Want a fight?

Eddy Canfor-Dumas


December 2020

I used to be quite a scrapper when I was a kid. I remember once when I was about 10 having a fight in the school playground over a game of football.

We went at each other in a whirl of kicks and punches, cheered on by the doughnut of kids who’d always instantly gather to watch any ruckus – ‘Fight! Fight!’ Until a teacher strode into the circle and hauled us off to the headmaster’s office, where we sat outside and licked our wounds – literally in his case, as I’d knocked one of his front teeth out. In return, he’d given me a black eye.

I was rather proud of it, I remember, until my dad gave me a rollicking when he came home from work. Which I found rather confusing, since I was only doing what he’d always advised – stand up for myself.

I learned in Big School that to do that using fisticuffs was a high-risk strategy, especially on the rugby pitch. The ‘boys’ there could be seriously large and the referee couldn’t always be counted on to break up a fight before proper pain was inflicted – more often on me now, as I was one of the smaller players.

So I stopped fighting physically – but my combative nature simply expressed itself in other ways.

A fundamental shift

I became very competitive, with words and wit now my fists. Which was fine as long as I was punching ‘up’ against the more powerful but not so good if punching ‘across’ at my peers. And frankly unforgivable on the few occasions I was tempted to punch ‘down’.

Even so, this approach did get me quite a long way, for quite a long while, in different areas of my life – academically, socially, even professionally at first.

Then, in my mid-20s two things happened that started a fundamental shift.

First, I had an especially intense row with my dad. We’d had a bad relationship for years and during this argument we pretty much hit rock bottom.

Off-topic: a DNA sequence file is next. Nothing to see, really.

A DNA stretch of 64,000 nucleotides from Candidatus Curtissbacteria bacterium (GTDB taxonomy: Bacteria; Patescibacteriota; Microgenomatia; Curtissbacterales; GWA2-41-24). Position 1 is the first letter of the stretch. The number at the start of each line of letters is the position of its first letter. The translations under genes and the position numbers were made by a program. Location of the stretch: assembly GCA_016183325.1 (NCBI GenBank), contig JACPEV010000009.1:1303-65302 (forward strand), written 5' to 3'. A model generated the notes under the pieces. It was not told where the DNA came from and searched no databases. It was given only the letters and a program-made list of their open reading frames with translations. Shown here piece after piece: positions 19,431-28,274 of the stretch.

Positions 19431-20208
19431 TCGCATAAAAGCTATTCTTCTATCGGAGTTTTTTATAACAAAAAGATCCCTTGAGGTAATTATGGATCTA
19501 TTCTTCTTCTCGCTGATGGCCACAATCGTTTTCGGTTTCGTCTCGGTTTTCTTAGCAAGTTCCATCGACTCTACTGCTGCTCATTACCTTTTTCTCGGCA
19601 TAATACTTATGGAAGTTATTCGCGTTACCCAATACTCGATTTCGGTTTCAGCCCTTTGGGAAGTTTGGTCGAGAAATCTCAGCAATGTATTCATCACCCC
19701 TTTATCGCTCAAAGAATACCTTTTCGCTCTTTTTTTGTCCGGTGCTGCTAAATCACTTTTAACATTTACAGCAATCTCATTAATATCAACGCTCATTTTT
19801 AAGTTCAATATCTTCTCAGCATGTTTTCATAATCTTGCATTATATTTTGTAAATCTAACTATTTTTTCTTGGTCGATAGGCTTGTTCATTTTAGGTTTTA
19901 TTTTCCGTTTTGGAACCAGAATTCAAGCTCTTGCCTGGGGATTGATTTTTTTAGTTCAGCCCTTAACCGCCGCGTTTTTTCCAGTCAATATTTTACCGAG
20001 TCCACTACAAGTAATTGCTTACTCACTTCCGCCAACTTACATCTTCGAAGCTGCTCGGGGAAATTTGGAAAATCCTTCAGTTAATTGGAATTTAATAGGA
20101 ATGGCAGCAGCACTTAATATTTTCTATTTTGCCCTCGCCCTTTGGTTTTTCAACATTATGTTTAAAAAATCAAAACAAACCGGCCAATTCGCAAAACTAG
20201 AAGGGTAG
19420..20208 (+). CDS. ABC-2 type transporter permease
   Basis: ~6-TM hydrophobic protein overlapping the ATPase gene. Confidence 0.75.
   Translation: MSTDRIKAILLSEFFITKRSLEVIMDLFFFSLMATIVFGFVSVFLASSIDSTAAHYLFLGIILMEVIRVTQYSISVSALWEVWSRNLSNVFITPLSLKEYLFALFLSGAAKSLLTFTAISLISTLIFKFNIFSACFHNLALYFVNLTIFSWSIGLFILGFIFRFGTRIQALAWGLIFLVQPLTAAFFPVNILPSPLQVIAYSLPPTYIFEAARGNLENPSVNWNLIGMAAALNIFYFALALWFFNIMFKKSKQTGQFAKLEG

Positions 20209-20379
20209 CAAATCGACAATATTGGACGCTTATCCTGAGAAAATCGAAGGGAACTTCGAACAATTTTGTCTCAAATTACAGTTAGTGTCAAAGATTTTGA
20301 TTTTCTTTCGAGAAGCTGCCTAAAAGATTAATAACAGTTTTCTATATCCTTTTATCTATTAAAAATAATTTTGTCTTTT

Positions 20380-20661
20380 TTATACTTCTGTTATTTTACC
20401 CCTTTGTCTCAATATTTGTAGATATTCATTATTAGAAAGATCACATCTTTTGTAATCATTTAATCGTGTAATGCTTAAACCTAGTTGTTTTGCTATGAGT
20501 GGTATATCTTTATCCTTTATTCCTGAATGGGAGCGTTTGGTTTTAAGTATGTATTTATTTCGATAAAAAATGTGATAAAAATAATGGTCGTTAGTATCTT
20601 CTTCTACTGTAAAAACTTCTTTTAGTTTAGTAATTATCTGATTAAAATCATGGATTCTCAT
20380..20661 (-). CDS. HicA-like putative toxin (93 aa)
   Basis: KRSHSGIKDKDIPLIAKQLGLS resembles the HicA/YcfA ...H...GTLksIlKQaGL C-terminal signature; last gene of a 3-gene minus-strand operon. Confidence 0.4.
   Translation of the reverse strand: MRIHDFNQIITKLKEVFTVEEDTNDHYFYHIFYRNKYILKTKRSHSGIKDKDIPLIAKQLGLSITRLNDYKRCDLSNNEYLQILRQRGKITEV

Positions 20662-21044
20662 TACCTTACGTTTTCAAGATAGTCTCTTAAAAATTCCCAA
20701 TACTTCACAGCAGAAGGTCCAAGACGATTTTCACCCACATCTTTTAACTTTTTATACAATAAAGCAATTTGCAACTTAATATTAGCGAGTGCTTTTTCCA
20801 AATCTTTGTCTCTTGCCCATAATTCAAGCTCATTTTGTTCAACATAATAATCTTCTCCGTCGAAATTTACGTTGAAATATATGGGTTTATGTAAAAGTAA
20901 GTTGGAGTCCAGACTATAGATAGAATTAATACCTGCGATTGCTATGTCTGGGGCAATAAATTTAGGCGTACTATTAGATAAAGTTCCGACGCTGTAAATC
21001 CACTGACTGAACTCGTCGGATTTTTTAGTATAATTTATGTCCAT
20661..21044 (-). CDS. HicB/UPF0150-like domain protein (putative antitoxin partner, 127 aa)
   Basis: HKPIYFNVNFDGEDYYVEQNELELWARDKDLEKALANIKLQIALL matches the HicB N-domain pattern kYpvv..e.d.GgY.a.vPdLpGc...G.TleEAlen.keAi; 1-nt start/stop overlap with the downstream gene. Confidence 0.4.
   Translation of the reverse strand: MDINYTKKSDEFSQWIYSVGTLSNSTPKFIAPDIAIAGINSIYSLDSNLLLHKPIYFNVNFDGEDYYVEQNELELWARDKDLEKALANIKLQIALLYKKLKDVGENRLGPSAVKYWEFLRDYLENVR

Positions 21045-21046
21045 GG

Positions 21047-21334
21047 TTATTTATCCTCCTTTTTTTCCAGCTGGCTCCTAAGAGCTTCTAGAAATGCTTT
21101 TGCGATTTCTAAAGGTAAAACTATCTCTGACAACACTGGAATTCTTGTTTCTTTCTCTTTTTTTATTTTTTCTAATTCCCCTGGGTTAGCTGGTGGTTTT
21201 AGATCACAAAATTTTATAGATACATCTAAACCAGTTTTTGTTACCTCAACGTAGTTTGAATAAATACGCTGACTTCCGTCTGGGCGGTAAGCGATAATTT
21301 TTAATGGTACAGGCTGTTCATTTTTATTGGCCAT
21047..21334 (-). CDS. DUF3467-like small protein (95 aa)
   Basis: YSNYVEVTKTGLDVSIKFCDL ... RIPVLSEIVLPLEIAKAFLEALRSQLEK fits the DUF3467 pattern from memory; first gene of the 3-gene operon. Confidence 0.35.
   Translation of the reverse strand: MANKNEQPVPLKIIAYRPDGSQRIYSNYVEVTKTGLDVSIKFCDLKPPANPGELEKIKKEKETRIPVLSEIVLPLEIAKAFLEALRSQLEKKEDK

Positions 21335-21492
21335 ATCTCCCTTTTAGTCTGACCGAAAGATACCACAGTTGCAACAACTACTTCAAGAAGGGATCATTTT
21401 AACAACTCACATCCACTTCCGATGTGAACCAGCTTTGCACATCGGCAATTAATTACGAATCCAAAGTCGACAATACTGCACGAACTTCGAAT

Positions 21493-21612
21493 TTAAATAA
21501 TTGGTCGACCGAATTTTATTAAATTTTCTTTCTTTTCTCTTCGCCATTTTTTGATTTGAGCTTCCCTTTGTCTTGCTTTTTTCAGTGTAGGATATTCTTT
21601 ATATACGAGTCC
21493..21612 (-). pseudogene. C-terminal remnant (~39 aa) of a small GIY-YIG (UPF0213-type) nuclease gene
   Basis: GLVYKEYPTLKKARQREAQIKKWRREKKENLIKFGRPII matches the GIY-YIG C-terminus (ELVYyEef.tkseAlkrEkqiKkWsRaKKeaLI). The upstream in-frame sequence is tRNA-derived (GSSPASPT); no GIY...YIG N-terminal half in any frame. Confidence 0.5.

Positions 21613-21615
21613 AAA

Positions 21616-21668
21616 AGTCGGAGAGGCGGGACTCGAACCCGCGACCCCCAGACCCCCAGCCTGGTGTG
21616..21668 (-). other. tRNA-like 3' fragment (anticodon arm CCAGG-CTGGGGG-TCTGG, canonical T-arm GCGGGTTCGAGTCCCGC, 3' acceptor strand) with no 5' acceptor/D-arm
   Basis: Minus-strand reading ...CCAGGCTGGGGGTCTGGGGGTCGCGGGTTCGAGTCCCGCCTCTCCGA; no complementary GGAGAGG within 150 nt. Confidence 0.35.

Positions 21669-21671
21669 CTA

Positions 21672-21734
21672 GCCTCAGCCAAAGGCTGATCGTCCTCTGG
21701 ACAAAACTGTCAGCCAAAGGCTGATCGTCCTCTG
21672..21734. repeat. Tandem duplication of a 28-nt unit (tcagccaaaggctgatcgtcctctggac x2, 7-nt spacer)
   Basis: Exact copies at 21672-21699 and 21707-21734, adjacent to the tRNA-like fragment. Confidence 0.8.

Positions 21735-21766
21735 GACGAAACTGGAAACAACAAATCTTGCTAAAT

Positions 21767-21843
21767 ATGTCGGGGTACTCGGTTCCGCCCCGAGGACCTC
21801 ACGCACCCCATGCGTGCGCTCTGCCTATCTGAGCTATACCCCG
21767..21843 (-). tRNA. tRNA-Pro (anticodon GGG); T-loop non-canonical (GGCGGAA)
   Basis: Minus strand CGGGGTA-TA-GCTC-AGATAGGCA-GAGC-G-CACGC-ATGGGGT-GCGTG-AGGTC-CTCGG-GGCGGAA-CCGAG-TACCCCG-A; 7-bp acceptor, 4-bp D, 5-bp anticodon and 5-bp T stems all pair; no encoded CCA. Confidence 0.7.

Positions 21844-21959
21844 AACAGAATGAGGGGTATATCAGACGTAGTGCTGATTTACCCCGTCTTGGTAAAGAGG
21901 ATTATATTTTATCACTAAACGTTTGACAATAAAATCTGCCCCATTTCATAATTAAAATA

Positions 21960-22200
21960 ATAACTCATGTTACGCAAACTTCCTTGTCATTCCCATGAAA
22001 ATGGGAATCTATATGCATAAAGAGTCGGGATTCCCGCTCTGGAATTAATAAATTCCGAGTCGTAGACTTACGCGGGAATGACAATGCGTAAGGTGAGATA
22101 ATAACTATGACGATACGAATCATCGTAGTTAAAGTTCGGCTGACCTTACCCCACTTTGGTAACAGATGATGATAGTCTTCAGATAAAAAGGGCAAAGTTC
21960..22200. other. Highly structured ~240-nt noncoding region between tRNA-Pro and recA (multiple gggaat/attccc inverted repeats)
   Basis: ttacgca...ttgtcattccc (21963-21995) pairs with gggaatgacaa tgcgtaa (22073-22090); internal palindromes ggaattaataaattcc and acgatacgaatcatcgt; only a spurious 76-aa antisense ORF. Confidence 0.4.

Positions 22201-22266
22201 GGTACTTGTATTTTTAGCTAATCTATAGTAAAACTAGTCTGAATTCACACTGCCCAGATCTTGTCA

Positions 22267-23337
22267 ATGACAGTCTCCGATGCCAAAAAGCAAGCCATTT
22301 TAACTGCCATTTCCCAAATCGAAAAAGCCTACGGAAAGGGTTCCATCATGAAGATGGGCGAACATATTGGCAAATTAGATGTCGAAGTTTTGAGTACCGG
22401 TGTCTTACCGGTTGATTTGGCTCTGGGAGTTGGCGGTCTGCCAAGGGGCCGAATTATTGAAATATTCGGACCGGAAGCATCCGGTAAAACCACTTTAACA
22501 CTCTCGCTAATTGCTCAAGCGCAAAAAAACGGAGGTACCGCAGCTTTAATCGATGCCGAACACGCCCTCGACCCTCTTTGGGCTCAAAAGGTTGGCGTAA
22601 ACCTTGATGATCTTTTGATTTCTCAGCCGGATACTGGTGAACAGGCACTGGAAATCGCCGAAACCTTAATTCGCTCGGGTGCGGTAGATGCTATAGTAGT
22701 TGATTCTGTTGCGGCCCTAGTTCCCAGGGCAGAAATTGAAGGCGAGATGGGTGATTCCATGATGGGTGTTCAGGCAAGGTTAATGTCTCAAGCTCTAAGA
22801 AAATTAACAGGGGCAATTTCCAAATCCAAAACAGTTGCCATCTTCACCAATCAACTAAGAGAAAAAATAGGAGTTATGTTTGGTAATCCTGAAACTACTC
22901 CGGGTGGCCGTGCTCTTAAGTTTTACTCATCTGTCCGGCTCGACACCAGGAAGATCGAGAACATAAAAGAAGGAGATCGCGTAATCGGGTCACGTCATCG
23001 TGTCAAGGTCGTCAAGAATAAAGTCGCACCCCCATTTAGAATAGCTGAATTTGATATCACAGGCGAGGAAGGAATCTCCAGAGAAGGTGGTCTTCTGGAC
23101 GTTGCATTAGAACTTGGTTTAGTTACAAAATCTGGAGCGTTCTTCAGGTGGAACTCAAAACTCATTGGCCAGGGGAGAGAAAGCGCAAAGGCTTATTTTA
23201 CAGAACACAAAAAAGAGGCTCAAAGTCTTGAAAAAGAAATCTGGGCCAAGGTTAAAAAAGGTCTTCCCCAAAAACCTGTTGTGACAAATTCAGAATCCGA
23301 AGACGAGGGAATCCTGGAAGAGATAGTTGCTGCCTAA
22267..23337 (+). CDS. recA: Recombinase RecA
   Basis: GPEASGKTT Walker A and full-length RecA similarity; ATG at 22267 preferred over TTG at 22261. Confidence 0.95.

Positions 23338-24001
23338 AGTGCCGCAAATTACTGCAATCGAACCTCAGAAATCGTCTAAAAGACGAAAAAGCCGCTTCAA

I realised intuitively that unless I stopped fighting him – because he definitely wasn’t going to stop having a go at me – we might as well say goodbye forever. So how to transform this was a problem I had to solve.

Second, I bumped into a Buddhist writing that really hit home.

Since those in the [competitive] world of Anger desire in every instance to be superior to everyone else and cannot bear to be inferior to anyone, they belittle and despise others and exalt themselves, like a hawk flying high and looking down on the world. At the same time, outwardly they seek to display the virtues of benevolence, justice, propriety, wisdom and fidelity.

‘Ooh,’ I winced, ‘That’s me. And I don’t like it.’ So, put the two things together and I decided to change.

Easier said than done. But a lot has been done since then.

It took seven years but I did completely turn around my relationship with my dad before he died. And if I’d taken our ‘Want a fight?’ test back then I reckon I’d have been 90% fighter and 10% problem-solver. Now it’s 85/15 the other way.

So what was the process?

From winning to win-win

Trial and error at first, then study and practice. And I’ll write more about that in future blogs.

But key to everything was the desire to make things better – and to keep at it until they were. Fighting’s necessary sometimes and OK if you win. But it sucks if you lose. And even when you win the damage to others can be significant, which isn’t nice and can come back to bite you.

More to the point, I found that problem-solving – going not for the win, but the win-win – is by far the bigger victory. It’s a whole lot more interesting and challenging, rewarding and satisfying.

So – fighter or problem-solver? Nowadays, for me, it’s no contest.

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